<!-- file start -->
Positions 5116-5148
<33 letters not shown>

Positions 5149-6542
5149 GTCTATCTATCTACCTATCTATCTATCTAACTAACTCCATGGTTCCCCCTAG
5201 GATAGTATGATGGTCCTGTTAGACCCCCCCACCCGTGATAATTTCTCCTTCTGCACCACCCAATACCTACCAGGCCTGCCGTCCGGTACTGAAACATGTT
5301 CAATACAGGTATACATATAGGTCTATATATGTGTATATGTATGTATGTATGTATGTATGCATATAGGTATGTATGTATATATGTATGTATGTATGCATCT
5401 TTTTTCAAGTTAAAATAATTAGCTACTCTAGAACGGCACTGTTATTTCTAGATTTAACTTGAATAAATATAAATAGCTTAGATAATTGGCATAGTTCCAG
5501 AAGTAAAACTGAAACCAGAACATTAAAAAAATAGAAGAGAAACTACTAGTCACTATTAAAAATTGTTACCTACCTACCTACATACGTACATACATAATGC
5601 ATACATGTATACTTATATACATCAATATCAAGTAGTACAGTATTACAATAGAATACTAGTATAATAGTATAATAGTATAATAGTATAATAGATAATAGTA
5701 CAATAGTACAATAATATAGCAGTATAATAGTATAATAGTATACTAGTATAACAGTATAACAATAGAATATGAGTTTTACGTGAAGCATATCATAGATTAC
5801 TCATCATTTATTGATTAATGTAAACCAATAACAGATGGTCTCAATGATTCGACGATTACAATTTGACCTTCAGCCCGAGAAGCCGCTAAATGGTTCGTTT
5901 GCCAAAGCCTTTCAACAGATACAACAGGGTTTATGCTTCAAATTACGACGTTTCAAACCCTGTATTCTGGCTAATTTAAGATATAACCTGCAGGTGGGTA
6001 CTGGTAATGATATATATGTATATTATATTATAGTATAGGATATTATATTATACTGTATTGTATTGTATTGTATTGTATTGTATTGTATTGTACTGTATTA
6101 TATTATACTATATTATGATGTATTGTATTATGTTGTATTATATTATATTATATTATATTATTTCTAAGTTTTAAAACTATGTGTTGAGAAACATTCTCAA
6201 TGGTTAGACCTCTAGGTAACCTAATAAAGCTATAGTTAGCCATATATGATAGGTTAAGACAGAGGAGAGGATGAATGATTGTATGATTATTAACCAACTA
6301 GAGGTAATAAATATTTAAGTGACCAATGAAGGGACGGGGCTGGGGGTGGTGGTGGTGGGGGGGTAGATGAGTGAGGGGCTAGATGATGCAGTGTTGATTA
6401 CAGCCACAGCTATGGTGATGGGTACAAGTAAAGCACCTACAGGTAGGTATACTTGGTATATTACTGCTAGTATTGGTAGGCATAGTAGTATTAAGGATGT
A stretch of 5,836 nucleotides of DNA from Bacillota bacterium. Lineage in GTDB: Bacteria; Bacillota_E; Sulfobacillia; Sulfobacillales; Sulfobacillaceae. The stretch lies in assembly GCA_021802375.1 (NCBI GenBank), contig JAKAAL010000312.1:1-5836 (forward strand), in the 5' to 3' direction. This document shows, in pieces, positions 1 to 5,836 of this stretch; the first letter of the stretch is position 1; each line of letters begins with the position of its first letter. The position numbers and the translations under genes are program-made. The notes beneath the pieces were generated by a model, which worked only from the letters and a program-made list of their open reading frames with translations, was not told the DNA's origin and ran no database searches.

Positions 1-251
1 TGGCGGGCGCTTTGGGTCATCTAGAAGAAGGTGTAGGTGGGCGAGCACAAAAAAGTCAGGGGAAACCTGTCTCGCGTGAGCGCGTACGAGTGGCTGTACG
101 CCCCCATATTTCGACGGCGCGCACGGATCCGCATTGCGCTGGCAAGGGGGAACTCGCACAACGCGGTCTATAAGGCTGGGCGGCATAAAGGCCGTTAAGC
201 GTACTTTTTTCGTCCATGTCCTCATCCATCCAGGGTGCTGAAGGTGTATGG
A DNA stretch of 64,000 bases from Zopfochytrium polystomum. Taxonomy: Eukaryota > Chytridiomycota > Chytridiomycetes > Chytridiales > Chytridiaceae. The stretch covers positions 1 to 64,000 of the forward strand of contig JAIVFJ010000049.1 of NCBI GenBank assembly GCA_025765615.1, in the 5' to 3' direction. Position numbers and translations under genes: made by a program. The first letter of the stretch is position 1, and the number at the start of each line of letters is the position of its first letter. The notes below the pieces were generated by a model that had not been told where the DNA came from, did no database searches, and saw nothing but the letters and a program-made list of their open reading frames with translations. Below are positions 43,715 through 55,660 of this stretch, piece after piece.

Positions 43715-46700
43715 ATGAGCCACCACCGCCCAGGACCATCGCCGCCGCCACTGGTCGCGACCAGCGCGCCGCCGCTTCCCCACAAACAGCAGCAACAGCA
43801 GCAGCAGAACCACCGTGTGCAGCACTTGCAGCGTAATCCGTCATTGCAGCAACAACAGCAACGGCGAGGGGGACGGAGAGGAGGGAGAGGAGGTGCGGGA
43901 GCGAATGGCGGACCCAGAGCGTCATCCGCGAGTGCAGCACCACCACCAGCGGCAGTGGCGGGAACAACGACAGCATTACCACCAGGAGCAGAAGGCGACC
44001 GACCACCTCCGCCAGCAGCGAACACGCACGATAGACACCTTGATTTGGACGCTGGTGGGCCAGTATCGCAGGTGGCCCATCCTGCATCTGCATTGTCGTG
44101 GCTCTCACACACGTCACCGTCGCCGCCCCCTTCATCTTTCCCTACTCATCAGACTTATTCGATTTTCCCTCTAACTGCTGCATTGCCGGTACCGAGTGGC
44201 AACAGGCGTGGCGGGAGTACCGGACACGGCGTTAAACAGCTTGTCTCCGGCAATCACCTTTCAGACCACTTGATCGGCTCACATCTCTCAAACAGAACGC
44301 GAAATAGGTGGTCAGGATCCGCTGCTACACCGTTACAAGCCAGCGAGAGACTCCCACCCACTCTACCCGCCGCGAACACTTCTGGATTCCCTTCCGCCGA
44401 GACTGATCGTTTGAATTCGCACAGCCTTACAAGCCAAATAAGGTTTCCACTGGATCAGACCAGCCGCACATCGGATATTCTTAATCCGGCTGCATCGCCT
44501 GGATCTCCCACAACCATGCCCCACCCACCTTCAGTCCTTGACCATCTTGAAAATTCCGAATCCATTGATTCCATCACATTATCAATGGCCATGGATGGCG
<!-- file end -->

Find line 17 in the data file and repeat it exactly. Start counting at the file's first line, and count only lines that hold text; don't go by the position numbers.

6401 CAGCCACAGCTATGGTGATGGGTACAAGTAAAGCACCTACAGGTAGGTATACTTGGTATATTACTGCTAGTATTGGTAGGCATAGTAGTATTAAGGATGT